• Honesty and transparency in all dealings. 


Practical guidance

The following practical guidance is provided in the interests of enhancing transparency, accountability and constituency engagement. It goes beyond government regulatory compliance requirements.

Here are some practical suggestions for your organisation to hold its AGM in a way that enhances transparency, accountability and engagement with your constituencies:  

Communication

  • Ensure adequate notice is provided to all formal members of the organisation of the AGM by mail, regular newsletter, email or other communication.
  • The governing instrument of your organisation should specify the manner for calling an AGM and how notice will be provided to members
  • Where members who are entitled to attend and vote at an AGM do not have email access, they should receive written notice.
  • Encourage wide attendance at your AGM 

Conduct

  • If your organisation has a large formal membership, you can use your AGM to engage with members and to inform them of your achievements and challenges
  • Consider and establish ways to engage your members, involve them in decision making and hear their feedback.
  • At a minimum, AGMs should cover the following:
    • Receipt of the previous year’s AGM minutes 
    • Receipt of the audited financial statements
    • Appointment of the auditors
  • The AGM would normally also receive nominations for governing body positions and office bearers, and conduct the election or appointment process.
  • Allow adequate time for members to ask questions of directors. 

Reporting

  • Minutes of AGMs should be readily available, at a minimum, to all formal members, but the broader the distribution, the higher your transparency. 

Resources

Cross-references to other standards

1 others found this useful.

Contact Us if you have any questions, comments or anything to share about this page.

D.3.4 Governing Body Policies

Principle

Signatory organisations will have written policies covering appointment, induction, termination and, where applicable, remuneration of members of the governing body for their work as governors, including reimbursement for expenses and any loans.

Obligations

  1. To the extent that appointment and termination of members of the governing body are not covered by the governing instrument(s), a written policy will set out the processes for selection, appointment and induction.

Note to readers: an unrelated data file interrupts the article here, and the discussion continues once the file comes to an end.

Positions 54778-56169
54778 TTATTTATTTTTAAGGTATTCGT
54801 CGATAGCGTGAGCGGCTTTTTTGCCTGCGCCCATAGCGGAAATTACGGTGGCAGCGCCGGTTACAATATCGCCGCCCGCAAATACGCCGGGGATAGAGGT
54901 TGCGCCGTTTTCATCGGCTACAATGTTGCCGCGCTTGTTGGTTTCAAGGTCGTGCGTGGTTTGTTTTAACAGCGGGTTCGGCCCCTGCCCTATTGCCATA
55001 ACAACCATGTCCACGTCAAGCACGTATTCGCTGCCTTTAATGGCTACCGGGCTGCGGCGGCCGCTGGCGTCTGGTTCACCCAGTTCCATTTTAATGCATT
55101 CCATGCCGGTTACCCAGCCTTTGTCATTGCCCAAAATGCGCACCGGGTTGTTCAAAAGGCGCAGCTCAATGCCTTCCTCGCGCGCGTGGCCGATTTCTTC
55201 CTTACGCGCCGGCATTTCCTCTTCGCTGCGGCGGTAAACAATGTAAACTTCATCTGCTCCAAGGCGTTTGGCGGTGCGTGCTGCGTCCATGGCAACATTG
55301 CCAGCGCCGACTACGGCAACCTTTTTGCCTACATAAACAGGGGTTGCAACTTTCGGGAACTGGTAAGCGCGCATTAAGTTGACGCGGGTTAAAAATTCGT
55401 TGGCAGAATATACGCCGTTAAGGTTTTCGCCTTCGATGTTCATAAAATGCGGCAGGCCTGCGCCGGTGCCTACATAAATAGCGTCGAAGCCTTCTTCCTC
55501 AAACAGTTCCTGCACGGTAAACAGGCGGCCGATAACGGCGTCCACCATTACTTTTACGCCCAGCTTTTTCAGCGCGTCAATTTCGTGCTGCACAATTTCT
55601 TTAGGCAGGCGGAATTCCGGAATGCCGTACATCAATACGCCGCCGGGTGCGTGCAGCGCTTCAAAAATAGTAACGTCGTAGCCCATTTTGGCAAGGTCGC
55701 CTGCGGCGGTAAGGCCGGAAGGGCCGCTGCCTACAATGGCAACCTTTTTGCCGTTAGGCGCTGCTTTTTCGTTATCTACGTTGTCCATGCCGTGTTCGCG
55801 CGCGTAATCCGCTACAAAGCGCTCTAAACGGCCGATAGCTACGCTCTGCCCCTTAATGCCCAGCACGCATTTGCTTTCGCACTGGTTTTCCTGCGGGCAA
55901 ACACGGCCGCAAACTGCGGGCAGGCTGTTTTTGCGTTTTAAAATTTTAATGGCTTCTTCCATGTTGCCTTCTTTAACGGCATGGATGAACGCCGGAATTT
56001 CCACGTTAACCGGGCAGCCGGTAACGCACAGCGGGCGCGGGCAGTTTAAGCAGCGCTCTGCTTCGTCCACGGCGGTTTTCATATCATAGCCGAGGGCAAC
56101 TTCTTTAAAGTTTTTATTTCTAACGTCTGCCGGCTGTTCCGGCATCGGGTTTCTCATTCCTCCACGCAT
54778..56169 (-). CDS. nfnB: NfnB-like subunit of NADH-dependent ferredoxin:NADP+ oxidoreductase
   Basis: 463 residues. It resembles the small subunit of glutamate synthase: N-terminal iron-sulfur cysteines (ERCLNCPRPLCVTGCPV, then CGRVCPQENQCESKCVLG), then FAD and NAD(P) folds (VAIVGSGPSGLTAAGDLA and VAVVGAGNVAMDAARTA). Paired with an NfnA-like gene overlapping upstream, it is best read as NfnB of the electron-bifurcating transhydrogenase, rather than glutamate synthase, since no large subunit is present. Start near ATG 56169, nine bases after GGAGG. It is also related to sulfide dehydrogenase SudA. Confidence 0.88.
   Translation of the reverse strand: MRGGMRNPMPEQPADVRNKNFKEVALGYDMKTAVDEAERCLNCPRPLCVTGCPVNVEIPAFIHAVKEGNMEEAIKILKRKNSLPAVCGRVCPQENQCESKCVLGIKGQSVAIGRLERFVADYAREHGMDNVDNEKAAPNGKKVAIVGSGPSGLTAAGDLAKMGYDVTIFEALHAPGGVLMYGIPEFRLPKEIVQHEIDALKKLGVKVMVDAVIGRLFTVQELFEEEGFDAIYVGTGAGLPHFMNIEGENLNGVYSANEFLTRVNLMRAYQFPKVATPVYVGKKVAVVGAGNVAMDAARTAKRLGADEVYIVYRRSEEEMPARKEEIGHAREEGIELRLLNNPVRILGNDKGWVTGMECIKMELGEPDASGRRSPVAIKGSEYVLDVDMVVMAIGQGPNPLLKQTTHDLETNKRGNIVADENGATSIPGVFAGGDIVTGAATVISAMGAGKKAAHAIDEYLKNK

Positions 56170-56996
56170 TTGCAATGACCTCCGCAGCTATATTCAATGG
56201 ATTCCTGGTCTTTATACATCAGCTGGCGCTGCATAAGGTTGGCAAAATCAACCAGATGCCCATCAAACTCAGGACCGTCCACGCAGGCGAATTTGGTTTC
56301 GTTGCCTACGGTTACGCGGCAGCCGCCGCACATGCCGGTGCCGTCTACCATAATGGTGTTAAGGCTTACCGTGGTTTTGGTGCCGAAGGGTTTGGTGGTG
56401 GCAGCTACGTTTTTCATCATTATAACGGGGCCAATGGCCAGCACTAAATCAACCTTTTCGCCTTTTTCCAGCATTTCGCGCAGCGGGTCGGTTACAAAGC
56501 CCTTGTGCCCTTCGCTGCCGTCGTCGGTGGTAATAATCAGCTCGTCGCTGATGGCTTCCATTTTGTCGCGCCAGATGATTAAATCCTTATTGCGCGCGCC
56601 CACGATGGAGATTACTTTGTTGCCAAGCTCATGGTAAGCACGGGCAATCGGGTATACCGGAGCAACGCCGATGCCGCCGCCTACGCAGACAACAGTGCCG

2. There will be documented governing body policy setting out the signatory organisation approach to reimbursement of expenses by members of the governing body.
  3. Where applicable, there will be a documented policy with respect to any remuneration by the signatory organisation of members of the governing body.  This policy must be approved by the Annual General Meeting of the members of the organisation.

Why

Your governing body must have integrity. It must be fully transparent and accountable, and reflect the qualities of your organisation. To do this, it must have formal, documented policies that cover key issues.

The formal, legal processes and authorities for the governing body of your organisation will normally be found in your governing instrument. Supplemental policies that cover the key terms and conditions for your governing body to ensure its integrity and that both the body and members are beyond reproach will further enhance transparency, accountability and good governance.

Values

This standard reflects the Code of Conduct’s commitment to:

  • Accountability to all stakeholders for performance and integrity
  • Honesty and transparency in all dealings.

Practical guidance

Here are some practical suggestions for your organisation to strengthen its good governance: 

Policy and procedures

  • Review your governing instrument to determine which clauses may need further elaboration through a related policy.
  • Develop a governance charter or similar documents which outline in more detail the following:
    • Reimbursement and remuneration for governing body and committee members- in the interests of integrity and to ensure that the governing body and its members are beyond reproach, you should have documented policies covering the key terms and conditions for members of the governing body.
    • Board composition including the election and appointment process for the governing body
    • Standing agenda items for general meetings and the AGM
    • The terms of reference for any committees which may advise or report to the governing body, such as finance, audit or programs committees
    • The way in which conflicts of interest are defined and managed
    • How risk will be recognised and managed
    • The optimal range of skills required for your governing body
    • The process for regular review of the performance of your governing body.
  • Make relevant governing body policies readily available to governing body members, staff, members and the public, on request or publicly, such as through your website
  • Inform governing body members and staff of the practices outlined in such documents as part of their formal induction 

Resources

Cross-references to other standards

1 others found this useful.

Contact Us if you have any questions, comments or anything to share about this page.